The Arkansas House Education Committee recommended the passage of Senate Bill (SB) 354 on Thursday, sending State Sen. Missy Irvin’s controversial bill which bars transgender women from competing in women’s sports in Arkansas to the full House floor for a vote likely next week.
SB354, filed by Irvin and State Rep. Sonia Eubanks Barker in February after Arkansas Attorney General Leslie Rutledge held a news conference discussing the legislation and President Joe Biden’s January executive order which placed greater emphasis on promoting inclusion for transgender men and women, bars transgender women from competing in women’s sports on the elementary, secondary and collegiate level in the state.
In presenting the bill before the committee on Thursday, Barker said there were numerous examples of instances where this bill would have been appropriate.
“I could cite you example after example of what this bill addresses, but I’m sure you’ve heard, seen and read where biological males are competing in women’s sports,” Barker said.
In direct questioning later in the presentation from other representatives, however, Barker said she had no knowledge of any instance in Arkansas where transgender women had competed in women’s sports.
The bill, which garnered widespread support in the state Senate among Republicans in last week’s vote, specifically states that there is a need to protect women who compete in sports due to the biological differences between biological women and men. In Thursday’s committee meeting, Republican representatives spoke similarly, with Barker describing men as “dominant.” State Rep. Richard Womack spoke against the assertion by one member of the public who spoke against SB354 at Thursday’s meeting and said the bill endorsed bullying and exclusion.
“If bullying is truly a concern, I would submit to the committee that using [laws] to allow [transgender women] who are clearly and physically dominant to dominate in sports against a weaker sex would be bullying,” Womack said.
Additionally, Irvin cited a transgender woman she knows who supports her bill.
In the final vote on Thursday, some “nays” were heard voicing their opposition against SB354, but otherwise, the bill passed the committee handily. While not yet on the calendar, a full House vote is likely to come early next week.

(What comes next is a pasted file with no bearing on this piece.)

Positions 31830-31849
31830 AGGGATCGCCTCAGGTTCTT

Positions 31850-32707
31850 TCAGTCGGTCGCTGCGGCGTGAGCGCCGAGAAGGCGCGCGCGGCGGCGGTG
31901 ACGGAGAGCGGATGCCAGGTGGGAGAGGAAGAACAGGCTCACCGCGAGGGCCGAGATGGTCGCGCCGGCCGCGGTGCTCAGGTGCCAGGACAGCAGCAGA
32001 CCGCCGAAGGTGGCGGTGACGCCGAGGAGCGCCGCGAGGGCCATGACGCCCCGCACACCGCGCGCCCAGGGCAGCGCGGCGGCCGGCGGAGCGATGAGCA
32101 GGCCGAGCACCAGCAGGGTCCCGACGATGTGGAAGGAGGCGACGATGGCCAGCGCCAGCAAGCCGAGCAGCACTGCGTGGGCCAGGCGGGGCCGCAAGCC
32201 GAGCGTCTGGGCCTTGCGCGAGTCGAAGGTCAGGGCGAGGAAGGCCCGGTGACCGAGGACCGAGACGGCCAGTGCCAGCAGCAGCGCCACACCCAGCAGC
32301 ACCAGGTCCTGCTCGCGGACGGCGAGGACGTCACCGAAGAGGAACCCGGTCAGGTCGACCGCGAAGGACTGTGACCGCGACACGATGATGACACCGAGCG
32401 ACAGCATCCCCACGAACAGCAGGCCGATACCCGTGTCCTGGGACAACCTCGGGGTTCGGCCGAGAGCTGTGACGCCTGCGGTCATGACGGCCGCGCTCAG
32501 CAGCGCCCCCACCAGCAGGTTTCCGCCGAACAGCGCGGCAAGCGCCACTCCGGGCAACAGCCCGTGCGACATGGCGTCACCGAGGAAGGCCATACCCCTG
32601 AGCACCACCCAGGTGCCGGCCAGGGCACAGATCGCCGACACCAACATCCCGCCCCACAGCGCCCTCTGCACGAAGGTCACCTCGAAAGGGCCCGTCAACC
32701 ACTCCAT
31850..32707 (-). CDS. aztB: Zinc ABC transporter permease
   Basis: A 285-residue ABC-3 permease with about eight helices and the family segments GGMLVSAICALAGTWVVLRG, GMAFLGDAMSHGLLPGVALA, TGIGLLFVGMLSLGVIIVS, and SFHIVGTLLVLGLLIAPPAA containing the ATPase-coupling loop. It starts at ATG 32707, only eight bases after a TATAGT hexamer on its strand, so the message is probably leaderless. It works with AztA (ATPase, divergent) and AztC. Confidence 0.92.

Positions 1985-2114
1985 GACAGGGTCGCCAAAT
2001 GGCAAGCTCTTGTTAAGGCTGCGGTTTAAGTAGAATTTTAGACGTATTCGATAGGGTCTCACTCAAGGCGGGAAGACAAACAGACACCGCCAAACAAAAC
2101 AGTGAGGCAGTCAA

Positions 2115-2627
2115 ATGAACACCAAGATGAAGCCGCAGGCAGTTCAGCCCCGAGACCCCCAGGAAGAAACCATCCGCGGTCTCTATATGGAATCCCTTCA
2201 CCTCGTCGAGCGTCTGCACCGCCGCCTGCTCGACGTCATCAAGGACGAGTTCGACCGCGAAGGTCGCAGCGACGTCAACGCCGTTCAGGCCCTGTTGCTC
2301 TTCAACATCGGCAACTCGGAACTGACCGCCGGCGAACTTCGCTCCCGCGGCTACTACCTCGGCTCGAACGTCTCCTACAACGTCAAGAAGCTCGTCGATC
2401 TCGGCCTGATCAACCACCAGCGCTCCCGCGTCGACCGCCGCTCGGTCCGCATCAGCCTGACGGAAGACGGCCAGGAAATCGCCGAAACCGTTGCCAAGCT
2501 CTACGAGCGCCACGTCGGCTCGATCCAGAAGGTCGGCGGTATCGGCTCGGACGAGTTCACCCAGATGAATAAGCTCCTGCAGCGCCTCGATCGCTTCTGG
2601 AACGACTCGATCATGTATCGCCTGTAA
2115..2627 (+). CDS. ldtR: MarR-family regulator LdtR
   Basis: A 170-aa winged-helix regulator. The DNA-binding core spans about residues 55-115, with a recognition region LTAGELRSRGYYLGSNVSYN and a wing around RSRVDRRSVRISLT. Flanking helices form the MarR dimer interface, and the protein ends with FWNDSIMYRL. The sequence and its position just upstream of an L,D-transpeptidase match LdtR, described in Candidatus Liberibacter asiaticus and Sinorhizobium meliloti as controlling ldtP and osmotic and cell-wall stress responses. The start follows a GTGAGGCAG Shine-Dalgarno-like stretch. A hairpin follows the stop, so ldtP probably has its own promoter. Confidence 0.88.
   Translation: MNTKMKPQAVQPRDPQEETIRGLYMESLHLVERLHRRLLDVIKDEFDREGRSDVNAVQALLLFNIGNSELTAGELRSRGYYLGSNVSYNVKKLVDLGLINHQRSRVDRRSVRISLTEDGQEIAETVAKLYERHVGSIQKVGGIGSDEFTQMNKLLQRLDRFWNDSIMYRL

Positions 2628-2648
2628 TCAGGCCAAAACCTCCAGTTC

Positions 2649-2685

Another house committee, the Public Health, Welfare and Labor Committee, also recommended the passage of another bill on Thursday. SB85, sponsored by State Sen. Cecile Bledsoe and State Rep. Joe Cloud, would require abortion providers to perform an ultrasound to show pregnant women their fetus prior to gaining consent for an abortion. The bill, which passed the State Senate last week, might be performative considering Gov. Asa Hutchinson’s signing of SB6, a bill which bans almost all abortions in the state of Arkansas.
Another abortion bill, SB463, sponsored by State Sen. Blake Johnson and State Rep. Tony Furman, passed the State Senate on Thursday in a near party-line vote. While also potentially performative, SB463 requires abortion providers to report abortions which were performed on pregnant women who were raped to law enforcement authorities.
Thursday being a busy day for the state legislature, the State Senate also passed SB289, the Medical Ethics and Diversity Act. Previously reported on by the Log Cabin, SB289 provides medical professionals a “right of conscience” which grants them the right to not participate in a non-emergency health care service that violates their conscience. Supporters of the bill have noted it would most frequently be used in cases of abortions.
A statement submitted to the Log Cabin by the Alliance Defending Freedom Legal Counsel’s Stephanie Nichols said SB289’s passage is critical.
“No American should be forced to violate their ethical and religious beliefs,” Nichols wrote. “Doctors, nurses and other medical providers should enjoy this same constitutional protection.”
SB289 was held up in the Senate for over a month due to objections to it which required the addition of more bill language. The bill passed the Senate in a 25-6 vote on Thursday and heads to the governor for his signature.